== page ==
(BBC) US Republican Senator John McCain will no longer be continuing treatment for his brain cancer, his family has announced.
His family said he had “surpassed expectations for his survival” and made the choice to end his treatment.
Mr McCain, 81, was diagnosed with an aggressive form of brain tumour last summer and had been undergoing treatment since July 2017.
He left Washington in December, but has remained a vocal political figure.
He has, at times, been a fierce critic of President Donald Trump.
His family said in a statement shared with US media: “Last year, Senator John McCain shared with Americans the news our family already knew: he had been diagnosed with an aggressive glioblastoma, and the prognosis was serious.”
“In the year since, John has surpassed expectations for his survival. But the progress of disease and the inexorable advance of age render their verdict.”
“With his usual strength of will, he has chosen to discontinue medical treatment.”
The six-term senator and 2008 Republican presidential nominee was diagnosed after doctors discovered his tumour during surgery to remove a blood clot from above his left eye last July.
The son and grandson of Navy admirals, Mr McCain was a fighter pilot during the Vietnam War. When his plane was shot down, he spent more than five years as a prisoner of war.
While in the custody of his captors, he was tortured and suffered numerous injuries that left him with lingering disabilities.
In a tweet, Meghan McCain, Mr McCain’s daughter, said that her family “is deeply appreciative of all the love and generosity” they have received over the past year.
His wife, Cindy McCain, also shared the family’s statement on Twitter, saying: “I love my husband with all of my heart. God bless everyone who has cared for my husband along the journey.”
Mr McCain represented his state in the Senate and House for 35 years and has been a strong voice within the Republican party.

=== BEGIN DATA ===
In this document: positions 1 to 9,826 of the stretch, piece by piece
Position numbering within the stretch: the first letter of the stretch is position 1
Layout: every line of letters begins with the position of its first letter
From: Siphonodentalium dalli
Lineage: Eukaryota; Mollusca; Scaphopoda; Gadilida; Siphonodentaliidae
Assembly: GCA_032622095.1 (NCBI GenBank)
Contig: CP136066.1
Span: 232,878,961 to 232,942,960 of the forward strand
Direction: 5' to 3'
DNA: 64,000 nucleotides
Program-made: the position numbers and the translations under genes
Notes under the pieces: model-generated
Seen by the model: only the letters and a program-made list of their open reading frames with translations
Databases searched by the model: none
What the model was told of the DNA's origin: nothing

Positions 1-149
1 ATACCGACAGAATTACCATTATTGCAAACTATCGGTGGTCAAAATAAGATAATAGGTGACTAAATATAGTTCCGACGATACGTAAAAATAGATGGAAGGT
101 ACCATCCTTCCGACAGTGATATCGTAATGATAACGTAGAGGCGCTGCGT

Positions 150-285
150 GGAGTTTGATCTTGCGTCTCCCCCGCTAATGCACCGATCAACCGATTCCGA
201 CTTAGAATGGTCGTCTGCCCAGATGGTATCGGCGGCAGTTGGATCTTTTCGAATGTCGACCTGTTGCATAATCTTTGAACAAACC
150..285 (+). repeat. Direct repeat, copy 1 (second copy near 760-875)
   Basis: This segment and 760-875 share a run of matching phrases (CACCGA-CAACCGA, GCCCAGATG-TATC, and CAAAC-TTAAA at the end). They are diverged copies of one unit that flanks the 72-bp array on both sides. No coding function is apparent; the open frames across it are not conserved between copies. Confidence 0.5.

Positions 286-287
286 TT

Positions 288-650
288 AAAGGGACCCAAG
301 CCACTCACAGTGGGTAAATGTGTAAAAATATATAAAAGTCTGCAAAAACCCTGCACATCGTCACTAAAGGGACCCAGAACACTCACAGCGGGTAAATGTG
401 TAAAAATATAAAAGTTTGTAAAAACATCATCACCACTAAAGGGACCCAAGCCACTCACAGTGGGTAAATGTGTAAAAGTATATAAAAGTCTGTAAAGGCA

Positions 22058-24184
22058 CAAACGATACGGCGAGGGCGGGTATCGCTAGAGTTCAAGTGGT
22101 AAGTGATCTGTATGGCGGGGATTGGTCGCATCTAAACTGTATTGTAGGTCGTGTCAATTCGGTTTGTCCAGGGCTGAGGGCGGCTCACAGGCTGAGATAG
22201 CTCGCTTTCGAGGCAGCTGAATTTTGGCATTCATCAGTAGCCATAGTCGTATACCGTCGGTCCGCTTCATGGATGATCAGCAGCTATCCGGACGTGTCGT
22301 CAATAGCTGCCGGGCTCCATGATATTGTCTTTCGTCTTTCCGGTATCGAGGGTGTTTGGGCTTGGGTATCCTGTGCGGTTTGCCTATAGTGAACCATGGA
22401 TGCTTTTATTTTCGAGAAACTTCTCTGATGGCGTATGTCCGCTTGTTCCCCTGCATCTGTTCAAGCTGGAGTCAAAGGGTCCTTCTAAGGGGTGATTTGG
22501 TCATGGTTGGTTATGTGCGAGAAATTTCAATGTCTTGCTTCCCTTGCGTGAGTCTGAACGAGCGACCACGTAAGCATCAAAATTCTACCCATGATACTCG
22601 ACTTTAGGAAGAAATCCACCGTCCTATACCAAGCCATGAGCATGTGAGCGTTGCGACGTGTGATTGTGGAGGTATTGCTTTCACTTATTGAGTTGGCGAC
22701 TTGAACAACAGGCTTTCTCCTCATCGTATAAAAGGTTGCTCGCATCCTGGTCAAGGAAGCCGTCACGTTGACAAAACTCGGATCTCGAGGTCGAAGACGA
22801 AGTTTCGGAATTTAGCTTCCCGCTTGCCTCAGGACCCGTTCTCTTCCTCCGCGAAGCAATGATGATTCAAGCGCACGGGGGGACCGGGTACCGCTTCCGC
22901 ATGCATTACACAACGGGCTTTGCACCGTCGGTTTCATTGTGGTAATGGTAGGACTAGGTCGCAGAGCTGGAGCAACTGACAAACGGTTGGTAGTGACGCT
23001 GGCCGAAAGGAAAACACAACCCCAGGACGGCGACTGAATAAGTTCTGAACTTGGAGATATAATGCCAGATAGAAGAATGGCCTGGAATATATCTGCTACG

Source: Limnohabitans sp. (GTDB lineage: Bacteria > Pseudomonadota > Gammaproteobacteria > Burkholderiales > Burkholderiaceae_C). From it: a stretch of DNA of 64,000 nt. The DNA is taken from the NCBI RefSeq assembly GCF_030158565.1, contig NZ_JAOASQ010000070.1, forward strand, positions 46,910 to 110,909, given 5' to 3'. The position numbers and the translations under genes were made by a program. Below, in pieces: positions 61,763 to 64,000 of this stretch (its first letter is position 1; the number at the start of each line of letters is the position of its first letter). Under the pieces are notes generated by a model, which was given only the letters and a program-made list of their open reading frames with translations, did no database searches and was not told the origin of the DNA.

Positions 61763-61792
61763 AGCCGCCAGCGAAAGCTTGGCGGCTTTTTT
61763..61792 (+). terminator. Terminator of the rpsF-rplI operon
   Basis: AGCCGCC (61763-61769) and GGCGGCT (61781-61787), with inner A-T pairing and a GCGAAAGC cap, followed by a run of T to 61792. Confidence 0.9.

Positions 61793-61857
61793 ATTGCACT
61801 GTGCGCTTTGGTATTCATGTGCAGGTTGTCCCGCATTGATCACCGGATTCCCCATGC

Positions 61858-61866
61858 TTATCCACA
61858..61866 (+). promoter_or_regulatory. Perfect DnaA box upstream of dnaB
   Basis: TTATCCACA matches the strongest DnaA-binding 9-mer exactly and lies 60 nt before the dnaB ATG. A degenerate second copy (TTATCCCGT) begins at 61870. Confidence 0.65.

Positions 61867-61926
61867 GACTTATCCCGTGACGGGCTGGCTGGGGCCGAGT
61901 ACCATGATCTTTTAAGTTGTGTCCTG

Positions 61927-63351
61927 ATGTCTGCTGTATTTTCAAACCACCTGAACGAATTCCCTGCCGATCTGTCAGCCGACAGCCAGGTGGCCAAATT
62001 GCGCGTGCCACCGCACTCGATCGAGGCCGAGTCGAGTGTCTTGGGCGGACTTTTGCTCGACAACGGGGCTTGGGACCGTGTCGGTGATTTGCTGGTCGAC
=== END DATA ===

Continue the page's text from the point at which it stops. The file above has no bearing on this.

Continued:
Republican Senate leader Mitch McConnell said he was “very sad” to hear the news.
House Speaker Paul Ryan said Mr McCain “personifies service to our country”.
Former Republican presidential nominee and current senate candidate Mitt Romney echoed those sentiments, saying “no man this century better exemplifies honour, patriotism, service, sacrifice and country first”.
Former Secretary of State John Kerry called his fellow Vietnam veteran “a brave man”.
Former Alaska governor – and Mr McCain’s vice-presidential running mate – Sarah Palin said: “May my friend sense appreciation for his inspiration to serve something greater than self.”
Mr McCain’s tense relationship with the president began in 2015, when he said then-candidate Trump had “fired up the crazies” at his rallies with controversial remarks on immigration.
Mr Trump hit back by saying Mr McCain was only considered a hero because he was a prisoner of war, adding: “I like people who weren’t captured.”
Perhaps Mr McCain’s most dramatic pushback against Mr Trump came last July, when he provided the deciding vote against a Trump-backed Obamacare repeal bill.
When he cast his vote with a thumbs-down, he still sported a scar and black eye from his surgery.
He left Capitol Hill last December to begin treatment at the Mayo Clinic in Phoenix, Arizona. In April, he underwent surgery again for an intestinal infection.
Mr McCain has been recovering from treatments and receiving physical therapy from a team of caregivers at his home near Sedona since leaving Washington.
He turns 82 on 29 August.
Glioblastoma is a particularly aggressive brain cancer, and increases in frequency with age, affecting more men than women.
At the time, his daughter said that the family reacted with “shock” to the diagnosis.
“It won’t surprise you to learn that in all of this, the one of us who is most confident and calm is my father,” she said on Twitter.
“So he is meeting this challenge as he has every other. Cancer may afflict him in many ways: but it will not make him surrender. Nothing ever has.”
In his memoir, released in May, Mr McCain said: “Before I leave, I’d like to see our politics begin to return to the purposes and practices that distinguish our history from the history of other nations.
“I’d like to see us recover our sense that we are more alike than different.”